What does CL1 CL2 mean in PSU Reviews.

Here is an example

Is it when the PSU load is under 20%? 1-19%?
I want to understand how to read a PSU review better.
3 answers Last reply
More about what reviews
  1. Current Limit 1 and 2

    CL1 in that case tests the independent current capabilities of the 3.3 and 5 volt rails. CL2 tests the current capability of the 12 volt rail
  2. Why is CL1 always below the advertised standard e.g. 80GOLD.
  3. irlwizard said:
    Why is CL1 always below the advertised standard e.g. 80GOLD.

    CL1 and CL2 are theoretical tests, neither will ever be realized in reality. If you take a look at the spec sheet for that PSU you'll see that it has a combined 3.3 and 5 volt power limit of 140 watts.

    Since power (P) is simply current (I) times the node voltage difference (V, voltage, like height, is always relative between two points) we can see that the 3.3 volt rail can handle 25 amps or a maximum of 82.5 watts and the 5 volt rail can handle 25 amps or a maximum of 125 watts. Together these cannot exceed 140 watts without exceeding the PSUs design parameters. JonnyGURU decided to max out this test by drawing a little over 16 amps on each of the 3.3 volt and 5 volt rails which is very close to 140 watts.

    In the early 2000s Intel realized that 5 volt main power was inefficient and would pose problems for the high-power Pentium 4 CPUs. Intel revised the ATX specification to put much more emphasis on the 12 volt supply and revised their power delivery mechanisms to follow suit. The rest of the PC industry soon followed. The result is that the 3.3 volt and 5 volt rails are hardly ever used, while almost all the load is on the 12 volt rail. Some compact platforms use only 12 volt supplies, omiting 3.3 volt and 5 volt supplies entirely.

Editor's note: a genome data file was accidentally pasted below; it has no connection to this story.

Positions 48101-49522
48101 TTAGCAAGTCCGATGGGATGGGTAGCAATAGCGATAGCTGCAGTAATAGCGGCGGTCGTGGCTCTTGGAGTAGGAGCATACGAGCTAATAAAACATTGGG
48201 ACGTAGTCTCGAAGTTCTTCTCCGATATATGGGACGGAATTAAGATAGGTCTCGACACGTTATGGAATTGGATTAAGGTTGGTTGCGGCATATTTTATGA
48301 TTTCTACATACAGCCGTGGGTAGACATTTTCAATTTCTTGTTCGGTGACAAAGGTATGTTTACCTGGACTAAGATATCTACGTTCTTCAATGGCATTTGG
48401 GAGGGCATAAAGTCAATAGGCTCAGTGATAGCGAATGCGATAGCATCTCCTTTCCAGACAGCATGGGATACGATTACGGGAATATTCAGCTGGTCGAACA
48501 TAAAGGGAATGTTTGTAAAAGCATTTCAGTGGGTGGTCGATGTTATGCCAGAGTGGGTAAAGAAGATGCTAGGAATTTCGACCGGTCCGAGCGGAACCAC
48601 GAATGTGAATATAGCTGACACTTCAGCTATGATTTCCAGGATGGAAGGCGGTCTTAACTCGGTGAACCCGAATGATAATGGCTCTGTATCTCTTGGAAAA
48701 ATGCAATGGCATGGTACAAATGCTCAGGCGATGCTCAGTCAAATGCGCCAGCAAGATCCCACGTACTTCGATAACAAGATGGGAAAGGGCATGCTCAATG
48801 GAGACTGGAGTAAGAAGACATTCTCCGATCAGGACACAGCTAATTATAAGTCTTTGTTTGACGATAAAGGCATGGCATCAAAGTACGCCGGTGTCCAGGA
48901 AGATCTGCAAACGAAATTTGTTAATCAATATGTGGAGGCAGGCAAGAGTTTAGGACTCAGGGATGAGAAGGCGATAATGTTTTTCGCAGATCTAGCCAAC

So, 79.9% efficiency on rails that don't even matter much at all is still very impressive considering that most of their pre millennial counterparts were in the 60-75% range.

    The real awesome part is 87.7% efficiency at nearly 100% load on the 12 volt rail which supplies more than 10 times the peak power as the 3.3 volt and 5 volt rails.
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